New York sees hospitalisation numbers drop for first time since beginning of pandemic

In yet another sign New York may be at the peak of its crisis, Governor Andrew Cuomo announced the number of people hospitalized in the city has finally fallen on Tuesday. Cuomo said that a total of 18,697 people were hospitalized across New York, down from 18,825 the day before.

Patients newly admitted to the hospital for COVID-19 came to about 1,600 on Monday,

This is down by more than 300 people compared to the day before.

“We think we are at the apex on the plateau,” Cuomo said.

However, he cautioned that the decline was statistically insignificant and warned against relaxing stay-at-home orders too quickly.

At a briefing on Monday, Trump had said he had total authority over when businesses and schools would reopen, a declaration that was immediately challenged by a number of governors on U.S. Constitutional grounds.

Speaking at a daily briefing, Mr Cuomo also said that President Donald Trump had inaccurately asserted the president had total authority over when states reopen schools and businesses.

However, he quickly added that he did not want, or have the time, to fight with Trump.

“The president is clearly spoiling for a fight on this issue,” said Cuomo.

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“The president will have no fight with me. I will not engage in it.”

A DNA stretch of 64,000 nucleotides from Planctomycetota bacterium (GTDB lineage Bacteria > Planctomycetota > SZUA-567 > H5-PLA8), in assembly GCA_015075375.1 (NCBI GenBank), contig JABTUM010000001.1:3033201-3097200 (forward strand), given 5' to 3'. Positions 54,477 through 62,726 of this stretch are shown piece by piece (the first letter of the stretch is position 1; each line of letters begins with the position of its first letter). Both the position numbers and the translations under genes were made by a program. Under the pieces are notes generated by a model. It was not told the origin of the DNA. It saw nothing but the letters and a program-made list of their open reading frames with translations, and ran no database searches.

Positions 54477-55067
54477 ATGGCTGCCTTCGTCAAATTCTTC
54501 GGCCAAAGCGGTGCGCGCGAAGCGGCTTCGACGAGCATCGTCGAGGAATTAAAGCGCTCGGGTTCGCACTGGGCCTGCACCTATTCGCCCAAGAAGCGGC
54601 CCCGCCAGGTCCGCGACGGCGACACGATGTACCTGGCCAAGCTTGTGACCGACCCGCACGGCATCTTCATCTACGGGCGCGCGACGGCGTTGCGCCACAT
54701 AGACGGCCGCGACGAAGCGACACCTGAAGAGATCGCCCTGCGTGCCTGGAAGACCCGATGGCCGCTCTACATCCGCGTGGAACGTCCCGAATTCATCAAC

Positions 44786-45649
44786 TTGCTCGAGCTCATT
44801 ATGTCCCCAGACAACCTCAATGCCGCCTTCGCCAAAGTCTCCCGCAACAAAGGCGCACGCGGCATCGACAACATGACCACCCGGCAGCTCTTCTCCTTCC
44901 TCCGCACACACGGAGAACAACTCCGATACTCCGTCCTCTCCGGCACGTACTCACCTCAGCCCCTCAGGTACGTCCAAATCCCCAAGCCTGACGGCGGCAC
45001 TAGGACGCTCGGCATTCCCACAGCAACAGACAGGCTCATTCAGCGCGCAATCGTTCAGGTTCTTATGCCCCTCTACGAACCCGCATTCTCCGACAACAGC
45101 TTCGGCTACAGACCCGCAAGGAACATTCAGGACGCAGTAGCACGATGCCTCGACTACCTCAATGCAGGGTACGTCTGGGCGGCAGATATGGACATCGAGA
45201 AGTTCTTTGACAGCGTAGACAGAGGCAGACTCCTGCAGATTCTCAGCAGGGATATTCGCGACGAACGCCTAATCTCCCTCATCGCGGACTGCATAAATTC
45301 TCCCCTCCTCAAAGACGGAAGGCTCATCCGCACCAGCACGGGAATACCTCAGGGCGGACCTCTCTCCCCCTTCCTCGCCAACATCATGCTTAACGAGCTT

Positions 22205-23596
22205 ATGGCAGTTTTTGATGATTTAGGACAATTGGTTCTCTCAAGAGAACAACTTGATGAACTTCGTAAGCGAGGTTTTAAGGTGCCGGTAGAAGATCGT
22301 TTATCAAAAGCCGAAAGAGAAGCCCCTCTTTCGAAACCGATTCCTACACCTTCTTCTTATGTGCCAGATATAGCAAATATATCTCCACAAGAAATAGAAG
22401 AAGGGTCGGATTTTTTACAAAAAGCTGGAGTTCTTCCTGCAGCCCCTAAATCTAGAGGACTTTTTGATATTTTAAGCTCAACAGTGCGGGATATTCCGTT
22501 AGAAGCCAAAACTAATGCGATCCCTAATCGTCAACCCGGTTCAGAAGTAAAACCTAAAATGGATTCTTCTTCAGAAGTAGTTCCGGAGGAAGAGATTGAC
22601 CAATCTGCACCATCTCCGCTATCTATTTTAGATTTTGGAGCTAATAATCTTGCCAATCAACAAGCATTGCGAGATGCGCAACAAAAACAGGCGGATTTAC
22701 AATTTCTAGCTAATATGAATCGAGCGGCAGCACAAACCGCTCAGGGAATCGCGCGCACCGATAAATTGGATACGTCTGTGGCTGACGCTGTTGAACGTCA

“We could lose all the progress we made in one week,” he said.

Cuomo said an additional 778 New Yorkers died on Monday.

This is up from 671 a day earlier, which had marked the lowest daily death count since April 5.


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A total of 10,834 New York residents have died due to COVID-19, nearly half the total across the country.

On Monday, Cuomo said he was teaming up with neighboring states Connecticut, Delaware, Massachusetts, New Jersey, Pennsylvania and Rhode Island to devise strategies for easing stay-at-home orders, an action that appeared to upset Trump.

Mr Cuomo reiterated that he believed rapid, mass testing would be critical to getting people back to work and called on the Federal Emergency Management Agency to take the lead in procuring tests.

He said he wanted to avoid repeating what had happened in the scramble to secure personal protective equipment, with states competing against one another and at times with the federal government, bidding up prices.

The news comes as Donald Trump announced the US will pause its funding to the World Health Organization over its coronavirus response.

The US President accused the WHO of not adequately helping prevent the threat of the coronavirus.

Speaking at a White House news conference today, Trump said the WHO had “failed in its basic duty and it must be held accountable”.

The US president said the WHO promoted China’s “disinformation” about the virus.

Trump said: “We have deep concerns over whether America’s generosity has been put to the best use possible.

“I am directing my administration to halt funding while a review is conducted to assess the World Health Organization’s role in severely mismanaging and covering up the spread of the coronavirus.”

The president added: “Had the WHO done its job to get medical experts into China to objectively assess the situation on the ground and to call out China’s lack of transparency, the outbreak could have been contained at its source with very little death.

“This would have saved thousands of lives and avoided worldwide economic damage.”

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